Ford is the latest automaker to abandon Takata's airbag inflators with ammonium nitrate propellant for future vehicles. The potentially deadly parts will not appear in any Blue Oval product under development because the automaker will now work with different suppliers, according to The Detroit News. However, the company will still buy other components from Takata.

"Ford Motor Company products currently in development will not be equipped with Takata airbag inflators that use ammonium nitrate," company spokesperson Kelli Felker confirmed to Autoblog. The Blue Oval recalled 1,509,535 vehicles worldwide, including 1,380,604 in the US, to replace the Japanese supplier's parts in the Mustang, Ranger, and GT.

Other major automakers already made similar choices to distance themselves from Takata. For example, Honda decided not to use the airbag parts in future models, and Toyota and Mazda also dropped the supplier's ammonium nitrate components. Mitsubishi and Subaru reportedly could make similar resolutions, too.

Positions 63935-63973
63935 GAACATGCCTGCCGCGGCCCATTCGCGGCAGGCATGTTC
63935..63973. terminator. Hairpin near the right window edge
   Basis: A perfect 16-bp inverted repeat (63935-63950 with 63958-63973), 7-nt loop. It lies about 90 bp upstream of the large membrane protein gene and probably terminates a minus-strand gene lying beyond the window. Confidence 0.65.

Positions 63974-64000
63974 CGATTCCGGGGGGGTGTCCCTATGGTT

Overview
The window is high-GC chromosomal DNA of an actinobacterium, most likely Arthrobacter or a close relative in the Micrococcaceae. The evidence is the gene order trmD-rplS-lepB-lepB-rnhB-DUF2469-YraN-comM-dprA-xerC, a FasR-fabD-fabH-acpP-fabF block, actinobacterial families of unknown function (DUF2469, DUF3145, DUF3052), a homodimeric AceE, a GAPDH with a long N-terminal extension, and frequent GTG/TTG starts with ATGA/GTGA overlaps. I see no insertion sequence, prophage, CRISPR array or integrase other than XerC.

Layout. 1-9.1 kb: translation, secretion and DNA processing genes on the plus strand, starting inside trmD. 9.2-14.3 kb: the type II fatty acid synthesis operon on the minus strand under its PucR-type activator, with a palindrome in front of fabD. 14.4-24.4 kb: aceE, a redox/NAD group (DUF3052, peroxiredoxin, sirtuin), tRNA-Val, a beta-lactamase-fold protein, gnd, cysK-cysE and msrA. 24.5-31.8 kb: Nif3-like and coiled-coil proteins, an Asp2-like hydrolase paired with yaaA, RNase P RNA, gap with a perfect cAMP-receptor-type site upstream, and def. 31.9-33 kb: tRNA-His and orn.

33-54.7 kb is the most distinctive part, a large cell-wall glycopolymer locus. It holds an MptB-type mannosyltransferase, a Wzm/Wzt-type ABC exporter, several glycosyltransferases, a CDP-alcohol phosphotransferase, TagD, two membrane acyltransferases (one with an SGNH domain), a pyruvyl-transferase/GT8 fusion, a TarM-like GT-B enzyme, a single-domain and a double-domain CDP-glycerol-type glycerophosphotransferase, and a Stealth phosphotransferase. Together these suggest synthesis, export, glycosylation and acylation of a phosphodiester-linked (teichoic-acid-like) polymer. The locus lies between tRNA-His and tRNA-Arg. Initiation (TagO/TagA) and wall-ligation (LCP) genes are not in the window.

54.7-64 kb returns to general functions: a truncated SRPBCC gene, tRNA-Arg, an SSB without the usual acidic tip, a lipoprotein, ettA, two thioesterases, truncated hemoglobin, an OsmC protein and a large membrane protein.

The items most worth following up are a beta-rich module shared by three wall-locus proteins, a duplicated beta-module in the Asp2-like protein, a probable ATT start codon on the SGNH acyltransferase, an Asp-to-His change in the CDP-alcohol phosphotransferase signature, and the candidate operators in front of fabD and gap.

Takata's rupturing inflators are allegedly responsible for eight deaths and about 100 injuries. Experts believe that the parts' ammonium nitrate propellant is among the causes for the explosions because long-term exposure to moisture can potentially cause excess pressure when the chemical ignites to fill the airbag. As punishment for the serious safety lapse, the US government recently fined Takata $70 million but the figure could reach $200 million.


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